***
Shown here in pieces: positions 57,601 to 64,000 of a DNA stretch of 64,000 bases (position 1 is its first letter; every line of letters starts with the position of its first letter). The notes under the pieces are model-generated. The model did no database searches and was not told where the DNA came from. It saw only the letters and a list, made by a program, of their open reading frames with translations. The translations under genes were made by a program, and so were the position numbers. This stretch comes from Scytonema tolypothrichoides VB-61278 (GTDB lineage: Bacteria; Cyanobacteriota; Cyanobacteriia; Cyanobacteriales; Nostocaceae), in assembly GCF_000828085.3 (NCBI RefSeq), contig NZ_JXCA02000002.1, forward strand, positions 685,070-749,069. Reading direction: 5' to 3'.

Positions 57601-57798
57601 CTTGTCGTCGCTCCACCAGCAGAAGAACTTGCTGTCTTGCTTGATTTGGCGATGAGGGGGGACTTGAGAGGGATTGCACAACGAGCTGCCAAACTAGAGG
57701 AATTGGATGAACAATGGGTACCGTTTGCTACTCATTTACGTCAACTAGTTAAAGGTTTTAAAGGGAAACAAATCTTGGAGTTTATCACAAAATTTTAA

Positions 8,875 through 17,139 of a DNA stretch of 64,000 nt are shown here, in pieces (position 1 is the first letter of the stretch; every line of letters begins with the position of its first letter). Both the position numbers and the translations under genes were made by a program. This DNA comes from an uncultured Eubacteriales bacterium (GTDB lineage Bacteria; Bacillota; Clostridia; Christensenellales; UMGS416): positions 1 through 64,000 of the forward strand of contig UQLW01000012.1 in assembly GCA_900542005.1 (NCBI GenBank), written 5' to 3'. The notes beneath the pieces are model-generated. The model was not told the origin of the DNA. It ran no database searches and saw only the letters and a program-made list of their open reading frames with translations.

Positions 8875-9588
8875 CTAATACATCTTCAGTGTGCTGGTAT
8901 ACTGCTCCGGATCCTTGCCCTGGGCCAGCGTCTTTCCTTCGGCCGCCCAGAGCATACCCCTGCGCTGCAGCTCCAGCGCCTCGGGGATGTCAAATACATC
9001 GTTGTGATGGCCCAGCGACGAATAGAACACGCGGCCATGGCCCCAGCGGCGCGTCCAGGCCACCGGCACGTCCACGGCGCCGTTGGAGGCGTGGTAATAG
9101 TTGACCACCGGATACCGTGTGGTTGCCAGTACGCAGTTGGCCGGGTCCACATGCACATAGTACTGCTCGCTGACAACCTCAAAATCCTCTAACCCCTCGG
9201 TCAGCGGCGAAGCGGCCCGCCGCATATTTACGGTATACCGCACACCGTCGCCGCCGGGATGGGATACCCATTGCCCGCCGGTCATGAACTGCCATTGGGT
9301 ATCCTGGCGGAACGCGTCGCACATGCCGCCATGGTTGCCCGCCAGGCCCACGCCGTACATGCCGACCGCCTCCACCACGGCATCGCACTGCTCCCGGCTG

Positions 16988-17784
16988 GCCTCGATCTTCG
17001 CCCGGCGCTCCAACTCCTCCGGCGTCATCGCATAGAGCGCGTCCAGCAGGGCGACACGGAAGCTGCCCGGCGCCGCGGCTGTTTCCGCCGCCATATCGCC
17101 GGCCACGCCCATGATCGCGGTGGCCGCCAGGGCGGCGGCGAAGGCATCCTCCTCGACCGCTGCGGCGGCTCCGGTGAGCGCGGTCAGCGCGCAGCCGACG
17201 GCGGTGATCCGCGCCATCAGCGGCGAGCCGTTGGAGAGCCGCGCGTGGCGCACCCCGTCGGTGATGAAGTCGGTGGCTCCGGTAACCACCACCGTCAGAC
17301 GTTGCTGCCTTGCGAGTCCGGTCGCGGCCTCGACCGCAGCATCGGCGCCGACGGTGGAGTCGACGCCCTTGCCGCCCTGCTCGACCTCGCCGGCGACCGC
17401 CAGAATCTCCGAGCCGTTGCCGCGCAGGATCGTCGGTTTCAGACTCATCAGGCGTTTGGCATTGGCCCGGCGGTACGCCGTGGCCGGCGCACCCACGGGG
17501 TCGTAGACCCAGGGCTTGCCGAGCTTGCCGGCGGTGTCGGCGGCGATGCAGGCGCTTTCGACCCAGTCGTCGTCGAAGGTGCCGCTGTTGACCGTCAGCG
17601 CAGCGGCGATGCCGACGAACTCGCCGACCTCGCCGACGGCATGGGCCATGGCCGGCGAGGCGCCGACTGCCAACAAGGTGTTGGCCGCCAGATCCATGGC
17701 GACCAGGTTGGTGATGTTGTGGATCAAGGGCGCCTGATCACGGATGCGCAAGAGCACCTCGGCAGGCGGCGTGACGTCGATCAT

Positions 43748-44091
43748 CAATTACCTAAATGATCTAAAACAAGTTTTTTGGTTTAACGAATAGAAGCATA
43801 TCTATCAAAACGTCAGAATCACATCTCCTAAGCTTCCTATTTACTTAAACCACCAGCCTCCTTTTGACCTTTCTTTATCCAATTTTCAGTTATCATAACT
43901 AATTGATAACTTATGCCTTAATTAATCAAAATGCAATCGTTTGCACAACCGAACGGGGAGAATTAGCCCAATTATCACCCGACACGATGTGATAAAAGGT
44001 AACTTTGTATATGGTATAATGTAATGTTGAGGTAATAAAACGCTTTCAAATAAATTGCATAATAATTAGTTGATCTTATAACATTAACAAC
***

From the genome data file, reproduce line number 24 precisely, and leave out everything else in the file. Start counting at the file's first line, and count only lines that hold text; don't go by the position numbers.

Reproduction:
43748 CAATTACCTAAATGATCTAAAACAAGTTTTTTGGTTTAACGAATAGAAGCATA